Yeah, I didn’t know it either. I only found out 10 years ago when a friend who lived in Iran came to L.A. for a visit. Just like I didn’t know, till I was in my mid-20s, that I’m not Iranian.
I found that out from a random caller to a Persian-language television program produced in Northridge. Like most others of its kind, the program was anti-regime. The host spent a good deal of time enumerating the crimes of the Islamic Republic, among them its stance toward Israel and the arrest and execution of anyone suspected of harboring Zionist sympathies.
A call came in from a viewer: “Why do you dwell on the regime’s treatment of Jews?” a man asked. “It’s not relevant. Those people are not Iranian.”
A strange thing to say about people who have lived on the land without interruption since 440 B.C., but the sentiment, though refuted by the host, was echoed by other callers. Strange, too, because all my life, I had thought and felt and taken pride in being Iranian.
Are we who we think we are, or what we’re perceived to be?
During the hostage crisis in 1979, when every ailment of Iranian society was blamed on the West and all the vestiges of American pop culture were banned and erased, Dirty Harry, of Clint Eastwood fame, outed himself as a God-fearing, mullah-loving, Iranian Muslim. He rode around at night on a motorbike at the head of a posse of other gun-slinging pasdars (Revolutionary Guards), all Made-in-America semi-automatic weapons and pistols and Marlboro Reds, and searched for Zionists and Americans badly in need of a dose of vigilante justice.
He dressed like Harry and combed his hair the same way, spoke with the same throaty voice, introduced himself to his victims as “Sarvaan (lieutenant) Dirty Harry,” and never missed the chance to encourage them to “make my day.”
Not that any of them dared point it out, but the irony in the man’s adopted identity was potent enough to use as a biological weapon, more so when you considered that the character’s creator, director and producer were all Jews. Still, to me his story was reminiscent of the 3,000-year-old Jew who believes he’s Iranian while millions around him know better.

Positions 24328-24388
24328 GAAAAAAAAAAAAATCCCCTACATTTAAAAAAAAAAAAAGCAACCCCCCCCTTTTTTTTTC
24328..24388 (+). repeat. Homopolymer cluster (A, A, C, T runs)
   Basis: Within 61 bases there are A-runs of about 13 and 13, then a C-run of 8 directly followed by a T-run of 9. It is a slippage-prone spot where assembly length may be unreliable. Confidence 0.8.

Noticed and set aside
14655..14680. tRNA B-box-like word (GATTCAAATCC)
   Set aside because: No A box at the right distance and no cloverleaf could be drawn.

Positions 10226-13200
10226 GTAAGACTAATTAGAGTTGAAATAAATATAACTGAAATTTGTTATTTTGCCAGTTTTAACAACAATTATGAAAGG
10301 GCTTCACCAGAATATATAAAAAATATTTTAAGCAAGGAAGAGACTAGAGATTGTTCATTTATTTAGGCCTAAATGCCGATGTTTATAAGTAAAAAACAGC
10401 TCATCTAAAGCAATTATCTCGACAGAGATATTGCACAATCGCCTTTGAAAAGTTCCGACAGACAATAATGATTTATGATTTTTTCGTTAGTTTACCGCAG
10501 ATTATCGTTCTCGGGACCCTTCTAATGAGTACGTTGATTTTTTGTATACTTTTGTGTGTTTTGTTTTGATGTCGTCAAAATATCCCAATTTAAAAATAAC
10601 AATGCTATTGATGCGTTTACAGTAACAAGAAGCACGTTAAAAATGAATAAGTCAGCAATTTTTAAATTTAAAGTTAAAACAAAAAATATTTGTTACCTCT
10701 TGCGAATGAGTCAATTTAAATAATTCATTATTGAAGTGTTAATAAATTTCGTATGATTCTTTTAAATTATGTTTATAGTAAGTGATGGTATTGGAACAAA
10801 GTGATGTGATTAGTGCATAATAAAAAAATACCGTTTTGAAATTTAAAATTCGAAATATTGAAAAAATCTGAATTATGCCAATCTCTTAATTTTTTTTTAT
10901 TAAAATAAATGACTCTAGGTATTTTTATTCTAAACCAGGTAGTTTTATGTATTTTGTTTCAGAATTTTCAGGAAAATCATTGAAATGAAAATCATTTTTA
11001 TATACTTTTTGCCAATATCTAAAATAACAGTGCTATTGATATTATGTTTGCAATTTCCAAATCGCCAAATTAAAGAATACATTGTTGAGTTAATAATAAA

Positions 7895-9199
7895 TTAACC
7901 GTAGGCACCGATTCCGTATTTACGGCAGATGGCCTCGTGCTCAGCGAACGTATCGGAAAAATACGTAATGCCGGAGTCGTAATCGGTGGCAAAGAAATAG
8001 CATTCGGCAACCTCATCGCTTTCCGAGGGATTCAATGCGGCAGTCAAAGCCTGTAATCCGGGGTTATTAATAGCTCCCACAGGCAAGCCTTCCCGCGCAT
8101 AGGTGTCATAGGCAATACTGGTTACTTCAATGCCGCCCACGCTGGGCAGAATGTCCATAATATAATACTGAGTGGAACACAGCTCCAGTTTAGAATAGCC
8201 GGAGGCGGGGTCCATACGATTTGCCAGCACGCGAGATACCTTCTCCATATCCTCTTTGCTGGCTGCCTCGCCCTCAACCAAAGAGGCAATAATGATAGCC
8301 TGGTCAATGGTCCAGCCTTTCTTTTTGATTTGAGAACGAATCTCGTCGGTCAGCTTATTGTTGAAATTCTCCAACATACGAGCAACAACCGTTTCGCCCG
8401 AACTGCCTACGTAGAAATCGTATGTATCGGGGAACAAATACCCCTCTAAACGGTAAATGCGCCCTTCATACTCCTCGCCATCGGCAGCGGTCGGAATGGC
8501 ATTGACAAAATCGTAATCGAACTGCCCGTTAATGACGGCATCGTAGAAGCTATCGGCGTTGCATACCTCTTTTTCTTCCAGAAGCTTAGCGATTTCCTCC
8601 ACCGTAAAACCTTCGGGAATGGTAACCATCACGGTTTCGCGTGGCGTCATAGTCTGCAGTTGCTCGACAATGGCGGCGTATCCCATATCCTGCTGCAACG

Inevitably, it becomes more complicated: The Iranians who believe Jews are “foreigners” use religion as a benchmark. It doesn’t matter what your birthplace is or what language you dream in or what food you eat. If you’re not Shia, you can’t be Iranian. Then again, Iran — Persia — predates Shiism by 1,800 years. I probably have more in common with many Iranian Muslims than with your average third- and fourth-generation American, but my loyalty is to the United States. Does that make me American?
I’ve been thinking about this — how and why we identify as one thing versus another, how complex and fluid our selfhood has become as the world shrinks and boundaries fall — a great deal over the past couple of weeks. I’ve followed the all-too familiar verbal conflict between pro-Israel and pro-Palestinian, anti-Israel and anti-Hamas camps played out on new and old media and wondered again why so many second- and third-generation Muslims in this country seem to care more about the fate of Palestinians than that of Iraqi, Syrian, Libyan and other Arab and Muslim civilian populations. Is it because they identify more with Palestinians than with other Muslims? If so, what accounts for that identification?
I will tell you now that the question was — is — genuine. I don’t think every Muslim or Christian or even Jew who opposes the actions of the Israeli government is an anti-Semite. That, to me, is too facile.
I know anti-Semitism is alive and well and alarmingly on the rise. I know what the Hamas charter calls for, what the mullahs in Iran preach to elementary school children about Jews. But I also know that many of the people whose anger about the situation in Gaza was nearly palpable on social media are neither deranged nor anti-Semitic.